“Harnessing Steam and Fire: the Development of Silk Industry and the Role of Government in Late Nineteenth Century Japan and China” Jason will work, as a financial advisory associate, for the company Deloitte in Hong Kong.
  • Rebecca Friedman (adviser: Burgin)
    “The Transnational Advocacy of American Quakers and Jews: American Religious Organizations and the Effort to Aid Refugee Children During the Second World War” In the fall, Rebecca will be entering the MAPSS Program at the University of Chicago to earn her MA.
  • Madison Gaudreau (adviser: Mason)
    “Thomas Paine & Historical Memory: The Fallen Reputation of a Founding Father” Next fall, Madison will enter law school at Fordham University in New York.
  • Madeline Goodman (adviser: Walters)
    “A Lasting Legacy: How the War Refugee Board’s Turn to Psychological Warfare Helped Shape the Post-War World”
  • Maura Kanter (adviser: Spiegel)
    “Inheritance and Landholding as Conveyers of Political Authority for Aristocratic Women in Medieval England”
  • Christina Kiriakos (adviser: E. Rowe)
    “Metaphors of Madness and the Monstrous: The Effectiveness of Social Control and Critique in Seventeenth- and Nineteenth-Century Madrid” After graduation, Christina will be taking a ‘gap year’ where she will explore potential opportunities and internships.
  • Hallie Liu (adviser: W. Rowe)
    “Chasing Economic Promises: Minority Language Policy and the National Question in the People’s Republic of China, 1949-Present” Hallie is considering becoming a student in the Hopkins-Nanjing Center for further studies.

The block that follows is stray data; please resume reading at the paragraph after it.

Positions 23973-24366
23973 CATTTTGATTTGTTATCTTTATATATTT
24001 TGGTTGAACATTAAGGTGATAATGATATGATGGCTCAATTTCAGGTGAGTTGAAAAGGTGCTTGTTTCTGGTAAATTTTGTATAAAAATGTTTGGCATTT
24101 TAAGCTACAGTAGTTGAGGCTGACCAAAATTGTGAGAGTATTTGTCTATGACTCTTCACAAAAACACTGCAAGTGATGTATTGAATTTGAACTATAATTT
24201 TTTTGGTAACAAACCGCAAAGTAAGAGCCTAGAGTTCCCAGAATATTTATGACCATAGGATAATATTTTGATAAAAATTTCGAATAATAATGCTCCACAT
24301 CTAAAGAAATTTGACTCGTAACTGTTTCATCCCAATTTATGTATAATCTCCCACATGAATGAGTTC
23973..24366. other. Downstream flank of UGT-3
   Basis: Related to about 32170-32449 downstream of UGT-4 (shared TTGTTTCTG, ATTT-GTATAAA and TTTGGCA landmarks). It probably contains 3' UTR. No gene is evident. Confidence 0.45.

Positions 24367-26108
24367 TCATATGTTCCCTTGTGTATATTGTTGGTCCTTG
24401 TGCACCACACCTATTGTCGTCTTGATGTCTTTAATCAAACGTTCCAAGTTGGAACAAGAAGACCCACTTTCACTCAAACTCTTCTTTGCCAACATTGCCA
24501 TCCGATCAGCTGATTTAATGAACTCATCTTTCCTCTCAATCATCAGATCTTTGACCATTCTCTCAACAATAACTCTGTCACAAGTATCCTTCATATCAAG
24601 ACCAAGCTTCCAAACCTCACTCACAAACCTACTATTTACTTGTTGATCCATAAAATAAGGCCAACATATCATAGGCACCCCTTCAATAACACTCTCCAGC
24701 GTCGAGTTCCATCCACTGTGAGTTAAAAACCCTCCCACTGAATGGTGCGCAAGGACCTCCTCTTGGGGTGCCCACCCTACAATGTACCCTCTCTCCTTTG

• Ashleigh Samlut (adviser: Gonzalez)
    “The Power of Politics in South Florida’s Cuban-American Enclave”
  • Allison Schingel (adviser: Walters)
    “No Place to Land: Indian Immigration, Identity, and Political Radicalization in Early 20th Century North America”

2015–16 Senior Honors Theses

  • Stephan Capriles (adviser: Ditz)
    “Writing for Equality: Papiamentu Literature and Promoting Cultural Parity in Mid-Twentieth Century Curaçao” Stephan will be working as a messaging specialist, in the marketing department, at Brown Advisory, which is an investment firm based in Baltimore.
  • Dylan Cowit (adviser: Zackin)
    “On the Basis of Race: The Court and the Repurposing of Strict Scrutiny, 1938-1989” Next fall, Dylan will enter the Yale Law School.
  • Allison Cox (adviser: Walters)
    “Capturing the West: Women Photographers on Indian Reservations, 1880-1915” Allison has been accepted into the Museum & Artifact Studies MA program at Durham University in the UK for Fall 2016.
  • Anna Davis (adviser: Morgan)
    2016 Kouguell Prize Winner